Returning to the cap question, line (c) reports the number of cases with births (a multiple birth counts as one case with birth), and line (d) is the incidence of birthing among cases open during the year. In 1995 slightly more than 1 in 12 cases open at any time during the year is associated with a newborn. This rate is higher for AFDC-UP cases (.096) than for AFDC-FG (.078). Line (e) is the subset of total births that satisfy the welfare conceptions criteria, line (f) expresses those births as a share of all births, and line (g) is the incidence of births potentially subject to caps across all cases open during the year. The answer: Statewide, in 1995 some 62,100 California AFDC cases included births that occurred which would have potentially been subject to a benefit cap had the state implemented such a policy. Almost two-thirds of all births to recipient families were children conceived while the family was already receiving assistance.

To some readers, two-thirds may seem low, not high. It should be recalled, however, that in 1995 California allowed women to open AFDC cases during the last trimester of pregnancy. About 62 percent of the births not subject to the cap appear to be first births; that is, the associated cases include no siblings and the case was not open at the estimated time of conception. The remaining 38 percent of births not subject to the cap were higher birth-order infants appearing in cases that were not open at the presumed time of conception.

Outcomes by Group. Birth rates and the incidence of welfare conceptions differ across race and ethnic groups. The LDB includes an extensive race/ethnic breakdown (UC DATA 1997, p. 17). Some groups—Filipinos, for example—have too few recipients for separate analysis. Data are adequate for separate analysis of six groups. Using the same descriptors applied by the California Department of Social Services, they are (in order from highest to lowest share of caseload), Hispanic, white (non-Hispanic), black, Vietnamese, Laotian, and Cambodian. All other groups, including the relatively few cases for which race/ethnicity was not identified, are combined as "other."

Table 2 reports the caseload share and the equivalent of the data in lines (e) and (g) from Table 1 for each of the six race/ethnic groups. Substantial variation across groups exists in both the incidence of births and the incidence of births potentially subject to the cap. Sample sizes are large, so virtually all the differences that appear to be important are statistically significant using the common .05 standard. Among the larger subgroups, the incidence of births subject to caps is greatest for blacks, followed by Hispanics and non-Hispanic whites. Laotian and Cambodian families, a small percentage of the caseload, would be substantially affected.

 

Table 2. Variation in Births and Potential Cap Effects by Race/Ethnicity, California, 1995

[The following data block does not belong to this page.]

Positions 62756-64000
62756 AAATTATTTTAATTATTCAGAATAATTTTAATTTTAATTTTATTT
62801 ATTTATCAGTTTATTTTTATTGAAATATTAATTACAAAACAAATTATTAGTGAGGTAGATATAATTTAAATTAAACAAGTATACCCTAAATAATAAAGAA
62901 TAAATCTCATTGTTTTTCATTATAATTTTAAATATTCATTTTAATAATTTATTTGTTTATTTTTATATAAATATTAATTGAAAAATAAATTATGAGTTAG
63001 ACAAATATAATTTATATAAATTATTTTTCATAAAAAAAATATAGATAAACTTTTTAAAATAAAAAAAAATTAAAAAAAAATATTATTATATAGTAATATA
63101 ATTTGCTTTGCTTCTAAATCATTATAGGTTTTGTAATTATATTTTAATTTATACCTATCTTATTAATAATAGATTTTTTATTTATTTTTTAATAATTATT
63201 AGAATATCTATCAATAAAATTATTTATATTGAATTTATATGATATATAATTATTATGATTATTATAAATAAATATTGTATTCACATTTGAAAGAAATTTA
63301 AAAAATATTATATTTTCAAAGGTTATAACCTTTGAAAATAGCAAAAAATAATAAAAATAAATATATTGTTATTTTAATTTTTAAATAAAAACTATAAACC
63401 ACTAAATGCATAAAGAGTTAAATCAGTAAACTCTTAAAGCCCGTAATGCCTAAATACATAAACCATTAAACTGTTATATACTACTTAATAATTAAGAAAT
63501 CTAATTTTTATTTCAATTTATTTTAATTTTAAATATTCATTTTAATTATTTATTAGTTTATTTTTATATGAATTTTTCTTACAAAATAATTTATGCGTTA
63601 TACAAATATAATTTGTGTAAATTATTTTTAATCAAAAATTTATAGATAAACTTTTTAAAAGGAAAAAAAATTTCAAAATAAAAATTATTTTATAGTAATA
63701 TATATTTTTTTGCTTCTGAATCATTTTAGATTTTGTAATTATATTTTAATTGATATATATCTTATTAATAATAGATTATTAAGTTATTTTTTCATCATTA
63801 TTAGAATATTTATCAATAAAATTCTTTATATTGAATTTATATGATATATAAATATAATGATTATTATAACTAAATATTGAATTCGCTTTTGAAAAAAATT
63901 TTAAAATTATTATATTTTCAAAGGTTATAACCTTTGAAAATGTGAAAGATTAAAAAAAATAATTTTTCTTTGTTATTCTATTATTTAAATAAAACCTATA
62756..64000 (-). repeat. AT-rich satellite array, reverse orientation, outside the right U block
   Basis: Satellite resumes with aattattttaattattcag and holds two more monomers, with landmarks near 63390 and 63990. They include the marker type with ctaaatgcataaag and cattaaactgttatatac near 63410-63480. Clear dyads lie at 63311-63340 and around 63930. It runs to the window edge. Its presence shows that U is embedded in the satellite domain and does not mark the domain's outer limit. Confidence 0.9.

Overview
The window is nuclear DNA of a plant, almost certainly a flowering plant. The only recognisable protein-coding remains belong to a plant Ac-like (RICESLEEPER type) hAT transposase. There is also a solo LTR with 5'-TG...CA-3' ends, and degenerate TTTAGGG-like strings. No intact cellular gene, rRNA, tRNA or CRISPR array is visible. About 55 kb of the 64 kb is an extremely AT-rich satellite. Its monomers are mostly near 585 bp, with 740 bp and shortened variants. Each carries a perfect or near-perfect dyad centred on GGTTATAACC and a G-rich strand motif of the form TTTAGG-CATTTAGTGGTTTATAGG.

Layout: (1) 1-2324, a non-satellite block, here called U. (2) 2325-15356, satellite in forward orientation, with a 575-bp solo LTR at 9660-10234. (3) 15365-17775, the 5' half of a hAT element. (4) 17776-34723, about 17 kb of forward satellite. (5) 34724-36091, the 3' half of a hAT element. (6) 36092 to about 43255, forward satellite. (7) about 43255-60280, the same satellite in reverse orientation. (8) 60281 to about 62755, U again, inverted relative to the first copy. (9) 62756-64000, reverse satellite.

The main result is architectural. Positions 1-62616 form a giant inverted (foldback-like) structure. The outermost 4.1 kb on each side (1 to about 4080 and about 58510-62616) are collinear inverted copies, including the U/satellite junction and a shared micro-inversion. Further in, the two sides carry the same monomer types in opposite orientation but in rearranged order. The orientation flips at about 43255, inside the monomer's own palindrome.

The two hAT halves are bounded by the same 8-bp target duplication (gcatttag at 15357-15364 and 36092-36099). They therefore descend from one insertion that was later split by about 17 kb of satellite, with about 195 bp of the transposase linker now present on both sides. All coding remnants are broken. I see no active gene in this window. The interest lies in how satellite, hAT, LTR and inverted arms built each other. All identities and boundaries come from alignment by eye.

AFDC-FG

AFDC-UP

ALL

Cases Ever Open During Year

959,710

244,320

1,140,270

Share of Cases Ever Open*

 

 

 

Total

1.000

1.000

1.000

White (Not Hispanic)

0.317

0.304

0.311

Hispanic

0.393

0.475

0.407

Black

0.210

0.047

0.183

Cambodian

0.011

0.010

0.011

Laotian

0.011

0.031

0.015

Vietnamese

0.020

0.072

0.031

Other

0.026

0.040

0.029

Incidence of Births in Cases Ever Open

 

 

Total

0.078

0.096

0.086

White (Not Hispanic)

0.067

0.095

0.078

Hispanic

0.080

0.089

0.087

Black

0.093

0.114

0.097

Cambodian

0.078

0.131

0.091

Laotian

0.089

0.243

0.164

Vietnamese

0.059

0.073

0.069

Other

0.080

0.093

0.089

Incidence of Births Potentially Subject to Cap

 

 

Total

0.048

0.067

0.054

White (Not Hispanic)

0.034

0.060

0.042

Hispanic

0.053

0.061

0.058

Black

0.060

0.090

0.063

Cambodian

0.060

0.119

0.074

Laotian

0.074

0.213

0.141

Vietnamese

0.031

0.062

0.048

Other

0.044

0.065

0.053

AFDC-FG (family group)=Eligibility because one parent was absent from the household or disabled; AFDC-UP (unemployed parent)=eligibility because the family’s principal earner was involuntarily working less than 100 hours per month.

*Proportions do not sum to 1 because of the small number of cases with missing race/ethnicity data.

Source: Calculations by author from California Longitudinal Database of Cases (University of California-Berkeley Data Archive & Technical Assistance [UC DATA] 1997).

What Would a Benefit Cap Cost? How Much Would it Save?

In Fiscal Year 1996, AFDC in California cost $6.5 billion in benefits and administrative costs (Committee on Ways and Means 1998, pp. 422, 432). The state actually implemented a cap of sorts in 1997 as part of its TANF program. Suppose that AFDC had always included a cap. How much smaller would this bill be?

It is not possible to answer that question with precision, for at least four reasons. First, the LDB does not extend back far enough in time to establish the status at conception of the parents of each child on assistance. The LDB begins in January 1987; consequently, given the 10-month grace period allowed in California’s new regulations, the applicability of a cap can be judged only for children born after November 1987. In the last year of the LDB case extract, these children are, at most, nine years old.

A second reason for uncertainty about the long-term consequences of a cap is that the literature does not provide enough information to incorporate the behavioral effects of a cap once instituted. Most models of caseload dynamics suggest that, other things being equal, small cases exit faster than large ones and cases close more rapidly in states with low benefits than in those that offer more generous benefits. If a cap reduces fertility, it would therefore also reduce the expected duration of cases. The public would save both through smaller benefit payments and through smaller caseloads.